Wendy Baker, 55 and Dean Westwood, 56, from Sheldon,
The total value of the stamps sold was £443,244 while the couple pocketed £149,344 in profit.
Dean Westwood and Wendy Baker outside Birmingham Crown Court. The couple have been jailed for buying used stamps, washing them and selling them on Ebay
They pleaded guilty to possessing articles for use in fraud, adapting an article for fraud and supplying an article for fraud.
The couple, who are engaged, first started buying used first and second class stamps in bulk in July 2013.
They bought them from charities and other organisations with the stamps normally only of interest to stamp collectors.
Initially they bought and sold £7,262 worth of stamps on Ebay but this ‘dramatically accelerated’ to £48,518 worth, said Ben Gow, prosecuting at Birmingham Crown Court.
The vast majority of the sales were to businesses and traders and there were multiple and repeat purchases.
The couple used a chemical process to remove the cancellation marks on the stamps.
They used white spirit to remove the glue from the back of the stamps, before drying them with talcum powder, putting them on drying racks and spraying them with hairspray ‘to make them look better.’
The engaged couple first started buying used first and second class stamps in bulk in July 2013 from charity shops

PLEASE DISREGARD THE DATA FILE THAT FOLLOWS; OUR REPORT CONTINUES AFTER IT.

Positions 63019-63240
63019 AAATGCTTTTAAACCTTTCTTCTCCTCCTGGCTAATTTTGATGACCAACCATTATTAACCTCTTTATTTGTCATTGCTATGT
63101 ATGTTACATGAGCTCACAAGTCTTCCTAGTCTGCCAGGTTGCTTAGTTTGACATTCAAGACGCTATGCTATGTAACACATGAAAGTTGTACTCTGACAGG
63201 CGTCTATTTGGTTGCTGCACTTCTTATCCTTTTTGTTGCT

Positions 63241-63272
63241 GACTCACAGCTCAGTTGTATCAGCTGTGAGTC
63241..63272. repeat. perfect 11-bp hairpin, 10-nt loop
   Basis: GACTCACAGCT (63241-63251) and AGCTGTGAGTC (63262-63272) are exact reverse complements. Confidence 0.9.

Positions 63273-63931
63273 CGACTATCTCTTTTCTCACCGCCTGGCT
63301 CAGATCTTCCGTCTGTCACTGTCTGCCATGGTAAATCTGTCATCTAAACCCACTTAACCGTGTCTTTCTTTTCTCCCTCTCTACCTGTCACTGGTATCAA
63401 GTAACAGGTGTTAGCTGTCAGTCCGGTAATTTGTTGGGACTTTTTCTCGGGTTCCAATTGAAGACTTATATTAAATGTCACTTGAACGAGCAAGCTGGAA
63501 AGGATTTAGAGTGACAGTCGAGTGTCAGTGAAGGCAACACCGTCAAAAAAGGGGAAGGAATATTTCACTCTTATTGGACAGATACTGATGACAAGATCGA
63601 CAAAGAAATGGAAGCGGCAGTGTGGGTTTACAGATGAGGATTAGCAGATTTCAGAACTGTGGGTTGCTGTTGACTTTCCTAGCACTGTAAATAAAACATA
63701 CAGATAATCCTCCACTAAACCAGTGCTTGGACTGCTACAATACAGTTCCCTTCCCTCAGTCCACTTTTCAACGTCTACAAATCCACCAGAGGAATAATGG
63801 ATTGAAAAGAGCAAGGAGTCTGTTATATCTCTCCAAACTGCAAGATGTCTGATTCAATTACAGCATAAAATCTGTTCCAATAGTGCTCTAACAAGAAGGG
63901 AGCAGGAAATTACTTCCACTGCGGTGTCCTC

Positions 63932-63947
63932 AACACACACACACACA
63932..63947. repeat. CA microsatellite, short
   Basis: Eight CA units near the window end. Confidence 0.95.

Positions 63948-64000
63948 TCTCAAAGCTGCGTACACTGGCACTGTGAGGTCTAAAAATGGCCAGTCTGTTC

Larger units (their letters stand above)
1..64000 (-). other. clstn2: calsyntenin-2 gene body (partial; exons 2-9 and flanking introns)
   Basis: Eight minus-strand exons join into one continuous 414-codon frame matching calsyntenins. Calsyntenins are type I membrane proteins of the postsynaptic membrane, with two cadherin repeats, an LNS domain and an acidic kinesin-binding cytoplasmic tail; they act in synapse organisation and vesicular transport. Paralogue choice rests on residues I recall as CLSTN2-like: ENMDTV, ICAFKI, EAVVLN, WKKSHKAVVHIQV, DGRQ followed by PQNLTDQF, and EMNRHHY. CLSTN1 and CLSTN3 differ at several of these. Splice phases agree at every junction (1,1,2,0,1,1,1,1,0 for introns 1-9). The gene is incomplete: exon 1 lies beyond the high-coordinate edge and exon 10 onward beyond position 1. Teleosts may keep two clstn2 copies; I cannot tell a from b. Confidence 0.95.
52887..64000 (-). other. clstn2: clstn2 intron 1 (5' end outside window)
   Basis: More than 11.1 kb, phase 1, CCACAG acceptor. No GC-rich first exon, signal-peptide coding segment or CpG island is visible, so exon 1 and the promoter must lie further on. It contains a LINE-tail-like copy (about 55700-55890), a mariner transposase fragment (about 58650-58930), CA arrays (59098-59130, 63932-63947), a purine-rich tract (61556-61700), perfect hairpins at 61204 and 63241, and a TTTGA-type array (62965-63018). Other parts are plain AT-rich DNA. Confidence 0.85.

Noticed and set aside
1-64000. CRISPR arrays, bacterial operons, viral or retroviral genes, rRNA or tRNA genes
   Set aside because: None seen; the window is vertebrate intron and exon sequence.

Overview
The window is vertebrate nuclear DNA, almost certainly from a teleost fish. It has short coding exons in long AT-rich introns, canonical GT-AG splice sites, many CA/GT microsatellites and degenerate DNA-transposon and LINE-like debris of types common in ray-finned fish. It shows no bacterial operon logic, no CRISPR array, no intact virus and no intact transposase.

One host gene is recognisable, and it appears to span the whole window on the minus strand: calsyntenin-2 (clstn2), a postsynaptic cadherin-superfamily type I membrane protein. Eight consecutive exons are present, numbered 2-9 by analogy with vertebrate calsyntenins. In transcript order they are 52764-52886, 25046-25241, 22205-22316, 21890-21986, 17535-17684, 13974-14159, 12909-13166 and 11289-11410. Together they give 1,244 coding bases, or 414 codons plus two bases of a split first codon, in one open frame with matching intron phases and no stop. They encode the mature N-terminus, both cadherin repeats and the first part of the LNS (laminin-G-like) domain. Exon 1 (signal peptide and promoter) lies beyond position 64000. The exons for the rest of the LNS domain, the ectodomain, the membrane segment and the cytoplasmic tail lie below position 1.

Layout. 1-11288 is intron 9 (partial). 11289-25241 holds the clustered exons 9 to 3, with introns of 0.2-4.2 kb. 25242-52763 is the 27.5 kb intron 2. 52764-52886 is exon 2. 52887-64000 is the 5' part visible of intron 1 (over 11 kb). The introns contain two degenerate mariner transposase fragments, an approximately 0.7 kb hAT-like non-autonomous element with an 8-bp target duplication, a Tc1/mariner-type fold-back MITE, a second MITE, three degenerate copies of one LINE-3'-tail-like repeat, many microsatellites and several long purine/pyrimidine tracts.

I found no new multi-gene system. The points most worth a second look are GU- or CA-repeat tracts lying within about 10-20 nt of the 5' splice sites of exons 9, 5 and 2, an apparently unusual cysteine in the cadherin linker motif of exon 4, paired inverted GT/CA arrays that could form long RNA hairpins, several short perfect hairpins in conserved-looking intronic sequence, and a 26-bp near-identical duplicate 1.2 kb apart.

Westwood and Baker then sold the stamps at a significant discount, establishing a company called Stampbusters as a vehicle for their illegal enterprise.
Stampbusters was registered to their home and both were named as directors, with the company registered on Companies House.
Mr Gow said the couple had advertised their business with disclaimers explaining what they do, in a bid to legitimise it.
They also used the bogus stamps to send their own parcels.
Royal Mail investigators, who made test purchases from them, and other buyers identified the stamps as having previously been used.
Officers who went to their address in September last year discovered large numbers of first and second class stamps ‘in various states of process.’
The total value of the stamps sold by the couple was £443,244 while they pocketed £149,344 in profit
When quizzed Baker said she had got the idea from someone in the pub while Westwood said he had no money at the time the business was started up.
In passing sentence, Recorder Rachel Brand QC said the fraud had been ‘persistent and planned’
She added: ‘You placed into circulation a huge number of washed stamps over a number of years allowing others to use them to cheat the Royal Mail out of revenue they were entitled to.’
Katie Fox, defending Baker, said ‘This started as a legitimate enterprise. Baker needed a job so that she could work from home that was part time.’
She said there was a degree of unsophistication about it and that she had made no attempt to hide what she was doing.
While Andrew Tucker, defending Westwood, said he was normally an honest and hard working man.